I’m a firm believer in the power of networking. If you combine a good physical network with a functioning electronic network you’ll have the basis for a lead-generating machine. Finding business opportunity is a primary goal of all companies. Without leads there aren’t sales, without sales there aren’t projects, without projects there aren’t contractors. Continually priming your network will result in a steady stream of leads and prospects. Under-valuing the power of networking can not only be short-sighted, but also may result in business decline. Forcing a cold-call-first mentality displays a dated sales approach. It also reveals a weakness in network development. With the increase in communication and social connection, it is far easier to find, as well as secure, sales leads.

The final piece of the networking puzzle is to be sure to follow up on the information secured at the networking event. This of course is assuming you gained some information. What good is information that is never acted on? It happens all the time. Taking the time to make the phone calls and get the appointments is where the real rubber meets the road. Not turning networking information into business is inexcusable. The discipline to attend networking events has to be followed by the discipline of acting on the results. A healthy sales effort includes between four to eight networking events a month. That’s roughly 50 a year! I find it hard to believe that kind of networking commitment will not produce results. As a matter of fact, I know it will, because I do it myself. The results have been impressive and it will always be a part of my sales regimen.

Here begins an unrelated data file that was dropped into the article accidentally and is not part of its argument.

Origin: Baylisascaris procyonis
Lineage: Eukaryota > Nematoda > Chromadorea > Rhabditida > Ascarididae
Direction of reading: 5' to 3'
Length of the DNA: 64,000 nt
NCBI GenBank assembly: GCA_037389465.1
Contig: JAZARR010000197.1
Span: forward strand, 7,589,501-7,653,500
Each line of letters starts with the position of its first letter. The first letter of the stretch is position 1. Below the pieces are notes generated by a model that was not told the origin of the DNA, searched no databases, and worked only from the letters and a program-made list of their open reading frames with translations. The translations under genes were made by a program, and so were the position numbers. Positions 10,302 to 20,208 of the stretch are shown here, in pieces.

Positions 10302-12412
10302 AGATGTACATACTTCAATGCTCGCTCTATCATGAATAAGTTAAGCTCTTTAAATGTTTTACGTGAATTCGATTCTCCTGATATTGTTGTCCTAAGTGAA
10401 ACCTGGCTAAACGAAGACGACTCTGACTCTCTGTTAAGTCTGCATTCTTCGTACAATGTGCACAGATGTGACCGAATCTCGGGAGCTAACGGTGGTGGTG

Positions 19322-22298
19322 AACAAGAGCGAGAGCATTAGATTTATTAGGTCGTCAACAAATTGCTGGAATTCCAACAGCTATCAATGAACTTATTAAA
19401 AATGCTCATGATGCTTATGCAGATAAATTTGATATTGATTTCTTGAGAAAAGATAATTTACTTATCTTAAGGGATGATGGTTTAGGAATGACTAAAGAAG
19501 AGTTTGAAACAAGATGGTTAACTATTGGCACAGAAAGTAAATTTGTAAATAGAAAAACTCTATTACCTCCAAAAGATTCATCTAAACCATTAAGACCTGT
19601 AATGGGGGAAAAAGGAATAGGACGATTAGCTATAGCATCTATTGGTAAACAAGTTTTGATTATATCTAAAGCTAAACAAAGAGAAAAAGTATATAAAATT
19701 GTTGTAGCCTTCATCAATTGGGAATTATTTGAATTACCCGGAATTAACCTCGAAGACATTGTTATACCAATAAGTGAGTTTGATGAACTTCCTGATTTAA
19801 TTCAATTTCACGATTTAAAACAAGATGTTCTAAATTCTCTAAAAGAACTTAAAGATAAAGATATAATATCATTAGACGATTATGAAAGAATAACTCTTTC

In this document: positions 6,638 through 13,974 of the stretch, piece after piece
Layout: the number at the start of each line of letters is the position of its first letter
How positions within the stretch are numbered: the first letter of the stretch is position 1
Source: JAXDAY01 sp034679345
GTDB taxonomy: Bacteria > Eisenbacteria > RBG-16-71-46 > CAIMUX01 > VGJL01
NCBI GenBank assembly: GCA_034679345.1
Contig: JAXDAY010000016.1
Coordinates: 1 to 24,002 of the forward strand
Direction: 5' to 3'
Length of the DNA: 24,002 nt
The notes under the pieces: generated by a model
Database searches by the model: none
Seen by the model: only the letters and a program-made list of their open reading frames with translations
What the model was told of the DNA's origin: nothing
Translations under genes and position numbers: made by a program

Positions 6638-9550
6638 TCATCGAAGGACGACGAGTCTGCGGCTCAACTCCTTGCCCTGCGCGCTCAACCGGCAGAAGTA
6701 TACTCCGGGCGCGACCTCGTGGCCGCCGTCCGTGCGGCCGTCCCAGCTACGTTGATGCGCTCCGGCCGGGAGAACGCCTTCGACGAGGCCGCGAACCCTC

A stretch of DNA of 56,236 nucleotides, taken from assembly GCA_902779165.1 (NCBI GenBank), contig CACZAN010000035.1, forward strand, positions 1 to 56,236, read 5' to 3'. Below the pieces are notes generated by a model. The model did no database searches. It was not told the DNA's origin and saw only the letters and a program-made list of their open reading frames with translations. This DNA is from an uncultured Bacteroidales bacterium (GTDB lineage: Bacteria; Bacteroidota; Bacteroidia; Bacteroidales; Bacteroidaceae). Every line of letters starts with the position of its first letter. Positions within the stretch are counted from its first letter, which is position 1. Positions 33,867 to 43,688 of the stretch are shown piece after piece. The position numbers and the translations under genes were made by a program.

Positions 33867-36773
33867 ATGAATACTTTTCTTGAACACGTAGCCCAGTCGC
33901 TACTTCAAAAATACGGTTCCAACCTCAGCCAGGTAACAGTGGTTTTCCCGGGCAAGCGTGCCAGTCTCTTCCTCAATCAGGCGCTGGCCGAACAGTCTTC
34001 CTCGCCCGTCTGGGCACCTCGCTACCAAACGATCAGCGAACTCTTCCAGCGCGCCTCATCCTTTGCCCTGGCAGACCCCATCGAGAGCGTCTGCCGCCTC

Before my age-related peers shout at this article and tell me I’m killing their sales direction, I throw you a bone and say the occasional “fill in” cold call may be worth a shot. But with the need to maximize the time of those doing the selling, effectively networking will get you greater bang for the buck. The overall issue is how much time and effort is put into generating business. So many people in the construction industry that are tasked with selling have other responsibilities as well. They either estimate or manage projects on top of getting business. This is completely understandable in a small company, but is inexcusable in larger ones. It always amazes me that most company owners will admit sales is the most important aspect of their business, but have no one dedicated to specifically that area of importance. They’ll spend more and staff up on the administrative side of the business while neglecting to properly support the sales team—if there even is a team!

Cold calling is a system going the way of the pay phone. Every now and then you see one but day-to-day, it’s just not productive enough—a  dinosaur of sales days past. Why, there may even be a day when a sales employee asks, “What’s a cold call?” Actually, that just happened last week with a brand new, millennial rep I’m training. I know, Zig Ziglar is rolling in his grave. The master of sales would even admit in this day and age, networking has replaced the cold call.

Tom Woodcock, president, Seal the Deal, Manchester, Mo., is a speaker, trainer, and author of the book You’re Not Sellin’, They’re Buyin’! He can be reached at (314) 775-9217 or www.tomwoodcocksealthedeal.com.